In this article, the author tells a story of organ donation and nurses’ ongoing, critical role in helping families through the process.
My heart aches as it reaches out in compassion. Toward you, my friend, and your needs. Toward those I don’t know and their needs. Toward the people fleeing war and strife. Toward those seeking a better life for their children. And I know your heart goes out to all people, too, because in our common humanity, we are built to feel for one another. That is what makes us alive.
Where we may differ is in how we approach the problem of helping a world full of hurting, sad, poor and troubled people—some of them sitting right next to us and some of them living in our hearts through sad pictures of little boys in an ambulance in Aleppo, Syria.
Oh God of tender mercy and love toward all, how do we respond?
Do we simply throw open the gates and let everyone in and enjoy beautiful chaos? (I have been accused of espousing this crazy option! But I will quickly point out that it’s not realistic…)
Do we build a “big, beautiful door” as our President has suggested and ask people to use that door?
Do we emulate our small children and grandchildren who don’t know better and refuse to share? We teach them to share and give because that is the source of true life. In the upside down Way of Love, we see it over and over, “Give and you shall receive. Die and you shall live.”
Do we wall ourselves off, huddle up around our campfire in the middle of our circled wagons praying that the wild forces outside will not penetrate our feeble defenses?
How do we live in all of this and continue to be the people of God who give freely, who lay down our lives for others, who walk with Jesus every day? For goodness sake, what would HE do??
For one thing, he would tell us, “Fear not.”
Living in fear is living in a prison of our own making. It is the gilded cage that promises comfort and delivers confinement instead. Fear begets irrational thinking where survival is supreme and self defense overrules all common sense.
How do we combat the fear that besets us on every side? Sometimes, identifying the thing that is underneath it all, can help us to let go and allow God to comfort us in our dark places. Do we fear losing power? Do we fear losing our material wealth? Do we fear losing our health? Do we fear death? Do we fear the future? Do we fear the present? The answer is probably “yes” and “all of the above.” How can we release our fears and live in the true freedom that Christ offers us? He came to earth to show us the Way, the Truth and the Life. And he invites us to share that with others, not condemning them for not believing as we do, but sharing The True Life by walking together, hand in hand, partaking daily of communion.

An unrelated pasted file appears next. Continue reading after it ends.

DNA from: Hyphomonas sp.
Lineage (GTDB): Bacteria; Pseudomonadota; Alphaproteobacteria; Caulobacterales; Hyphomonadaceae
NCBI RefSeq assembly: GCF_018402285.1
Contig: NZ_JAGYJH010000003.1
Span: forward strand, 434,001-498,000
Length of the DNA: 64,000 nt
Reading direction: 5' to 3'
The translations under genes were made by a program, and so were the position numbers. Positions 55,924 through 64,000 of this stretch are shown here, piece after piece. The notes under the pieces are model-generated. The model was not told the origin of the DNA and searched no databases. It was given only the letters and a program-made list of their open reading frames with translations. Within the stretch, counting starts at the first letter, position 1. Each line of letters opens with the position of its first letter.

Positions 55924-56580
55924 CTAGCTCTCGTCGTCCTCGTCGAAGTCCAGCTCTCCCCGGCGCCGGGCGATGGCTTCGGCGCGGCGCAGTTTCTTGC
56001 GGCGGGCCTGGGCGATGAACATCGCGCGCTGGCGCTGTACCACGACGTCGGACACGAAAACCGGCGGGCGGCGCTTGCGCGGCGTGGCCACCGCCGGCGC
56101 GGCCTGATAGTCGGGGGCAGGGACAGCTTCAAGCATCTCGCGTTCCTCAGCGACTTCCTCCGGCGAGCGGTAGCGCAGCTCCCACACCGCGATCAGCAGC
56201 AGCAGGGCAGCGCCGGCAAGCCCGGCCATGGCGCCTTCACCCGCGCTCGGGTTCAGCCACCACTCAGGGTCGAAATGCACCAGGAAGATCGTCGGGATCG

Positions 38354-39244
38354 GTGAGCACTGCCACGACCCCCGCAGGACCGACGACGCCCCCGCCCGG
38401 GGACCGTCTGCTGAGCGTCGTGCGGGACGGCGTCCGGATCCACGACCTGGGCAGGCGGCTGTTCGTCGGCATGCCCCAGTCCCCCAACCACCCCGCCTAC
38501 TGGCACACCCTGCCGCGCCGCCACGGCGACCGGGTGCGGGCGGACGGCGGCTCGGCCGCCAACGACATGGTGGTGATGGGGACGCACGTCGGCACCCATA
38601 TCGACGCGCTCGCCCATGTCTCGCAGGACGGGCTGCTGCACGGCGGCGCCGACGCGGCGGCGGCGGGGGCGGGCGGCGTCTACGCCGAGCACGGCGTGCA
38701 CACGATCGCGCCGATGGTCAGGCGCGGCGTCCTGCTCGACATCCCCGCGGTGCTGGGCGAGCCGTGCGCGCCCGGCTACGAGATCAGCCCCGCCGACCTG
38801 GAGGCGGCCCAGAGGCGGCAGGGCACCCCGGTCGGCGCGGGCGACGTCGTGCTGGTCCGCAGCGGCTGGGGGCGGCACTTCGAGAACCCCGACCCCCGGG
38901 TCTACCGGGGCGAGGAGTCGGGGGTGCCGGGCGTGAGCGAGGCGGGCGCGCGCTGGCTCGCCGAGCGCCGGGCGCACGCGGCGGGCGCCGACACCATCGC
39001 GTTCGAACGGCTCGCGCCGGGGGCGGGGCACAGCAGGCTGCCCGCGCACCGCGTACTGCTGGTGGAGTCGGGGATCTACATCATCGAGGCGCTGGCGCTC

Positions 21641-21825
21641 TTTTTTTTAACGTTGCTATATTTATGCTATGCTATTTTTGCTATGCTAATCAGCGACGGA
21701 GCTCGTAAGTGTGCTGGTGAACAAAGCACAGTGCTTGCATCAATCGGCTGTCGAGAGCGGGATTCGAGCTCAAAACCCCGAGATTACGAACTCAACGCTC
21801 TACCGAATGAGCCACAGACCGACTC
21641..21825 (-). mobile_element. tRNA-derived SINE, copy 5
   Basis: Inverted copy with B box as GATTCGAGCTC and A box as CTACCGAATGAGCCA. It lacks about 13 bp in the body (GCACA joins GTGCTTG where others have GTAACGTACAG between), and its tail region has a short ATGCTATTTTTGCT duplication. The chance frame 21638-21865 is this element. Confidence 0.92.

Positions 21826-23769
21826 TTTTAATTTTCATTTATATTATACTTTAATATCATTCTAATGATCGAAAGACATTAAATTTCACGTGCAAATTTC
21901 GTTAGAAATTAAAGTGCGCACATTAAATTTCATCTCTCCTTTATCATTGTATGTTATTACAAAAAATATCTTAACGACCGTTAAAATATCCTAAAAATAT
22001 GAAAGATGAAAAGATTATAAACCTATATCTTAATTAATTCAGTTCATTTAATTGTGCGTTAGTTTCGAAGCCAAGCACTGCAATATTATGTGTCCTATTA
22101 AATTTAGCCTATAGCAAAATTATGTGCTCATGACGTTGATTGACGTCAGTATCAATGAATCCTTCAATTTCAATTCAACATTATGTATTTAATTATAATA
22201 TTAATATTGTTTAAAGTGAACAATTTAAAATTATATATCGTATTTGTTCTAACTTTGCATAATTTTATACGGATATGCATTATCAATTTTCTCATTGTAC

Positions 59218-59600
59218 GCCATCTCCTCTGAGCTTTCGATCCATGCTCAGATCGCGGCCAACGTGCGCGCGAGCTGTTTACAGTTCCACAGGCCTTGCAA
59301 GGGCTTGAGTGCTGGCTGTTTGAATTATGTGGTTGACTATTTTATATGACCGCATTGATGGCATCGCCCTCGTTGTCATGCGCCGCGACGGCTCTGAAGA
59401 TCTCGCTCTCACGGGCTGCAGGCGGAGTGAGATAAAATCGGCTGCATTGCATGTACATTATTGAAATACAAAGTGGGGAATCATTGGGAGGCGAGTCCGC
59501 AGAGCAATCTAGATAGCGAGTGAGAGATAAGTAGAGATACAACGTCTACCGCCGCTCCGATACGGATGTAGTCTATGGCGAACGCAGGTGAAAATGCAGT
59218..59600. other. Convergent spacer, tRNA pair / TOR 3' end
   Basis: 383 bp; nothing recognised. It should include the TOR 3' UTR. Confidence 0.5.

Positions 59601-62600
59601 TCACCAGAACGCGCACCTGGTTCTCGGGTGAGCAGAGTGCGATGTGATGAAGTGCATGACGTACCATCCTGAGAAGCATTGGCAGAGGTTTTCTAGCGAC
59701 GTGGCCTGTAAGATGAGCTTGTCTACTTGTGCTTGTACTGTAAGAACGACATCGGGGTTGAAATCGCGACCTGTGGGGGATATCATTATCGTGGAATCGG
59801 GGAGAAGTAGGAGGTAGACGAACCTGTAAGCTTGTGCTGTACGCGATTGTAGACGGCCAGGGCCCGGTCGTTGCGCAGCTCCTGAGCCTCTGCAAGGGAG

As we ask God to “Give us this day our daily bread” we ask for ourselves and for others. May we have enough to satisfy our need and also enough to share with our neighbor. For isn’t this our charge as followers of the One who laid down his life for us all? Jesus, help us to be like you this day.
–Joy Eastridge, Feb. 14, 2017
I am reading through Genesis, the book that begins God’s message to us. It is a quirky book that poses more questions than answers. For example, the whole thing about Abram taking his nephew Lot with him when he journeys from Haran to Canaan… They don’t seem to get along very well. In fact, Abram tells God, during one of God’s visits with him, that he doesn’t have anyone to leave his estate to–not exactly a picture of family harmony. And Lot, well, he is a case. He parks his tent right beside Sodom in one chapter and in the next, he is living inside it. He goes from camping on the periphery to living in the middle of it. And things do not go well for him there…